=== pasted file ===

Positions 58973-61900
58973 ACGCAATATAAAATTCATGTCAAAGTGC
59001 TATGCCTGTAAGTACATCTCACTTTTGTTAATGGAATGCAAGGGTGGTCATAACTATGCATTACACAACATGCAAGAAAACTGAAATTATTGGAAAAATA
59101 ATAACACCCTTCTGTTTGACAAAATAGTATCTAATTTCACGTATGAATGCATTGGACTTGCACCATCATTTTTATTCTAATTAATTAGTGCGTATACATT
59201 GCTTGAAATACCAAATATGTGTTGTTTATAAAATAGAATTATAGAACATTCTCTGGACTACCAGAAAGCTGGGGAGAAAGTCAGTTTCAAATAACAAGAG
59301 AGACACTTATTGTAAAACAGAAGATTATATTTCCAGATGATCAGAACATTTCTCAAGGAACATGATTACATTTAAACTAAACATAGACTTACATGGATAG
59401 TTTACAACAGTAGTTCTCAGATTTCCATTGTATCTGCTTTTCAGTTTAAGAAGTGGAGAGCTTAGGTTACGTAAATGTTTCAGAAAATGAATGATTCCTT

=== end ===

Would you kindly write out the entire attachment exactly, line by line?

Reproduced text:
Positions 58973-61900
58973 ACGCAATATAAAATTCATGTCAAAGTGC
59001 TATGCCTGTAAGTACATCTCACTTTTGTTAATGGAATGCAAGGGTGGTCATAACTATGCATTACACAACATGCAAGAAAACTGAAATTATTGGAAAAATA
59101 ATAACACCCTTCTGTTTGACAAAATAGTATCTAATTTCACGTATGAATGCATTGGACTTGCACCATCATTTTTATTCTAATTAATTAGTGCGTATACATT
59201 GCTTGAAATACCAAATATGTGTTGTTTATAAAATAGAATTATAGAACATTCTCTGGACTACCAGAAAGCTGGGGAGAAAGTCAGTTTCAAATAACAAGAG
59301 AGACACTTATTGTAAAACAGAAGATTATATTTCCAGATGATCAGAACATTTCTCAAGGAACATGATTACATTTAAACTAAACATAGACTTACATGGATAG
59401 TTTACAACAGTAGTTCTCAGATTTCCATTGTATCTGCTTTTCAGTTTAAGAAGTGGAGAGCTTAGGTTACGTAAATGTTTCAGAAAATGAATGATTCCTT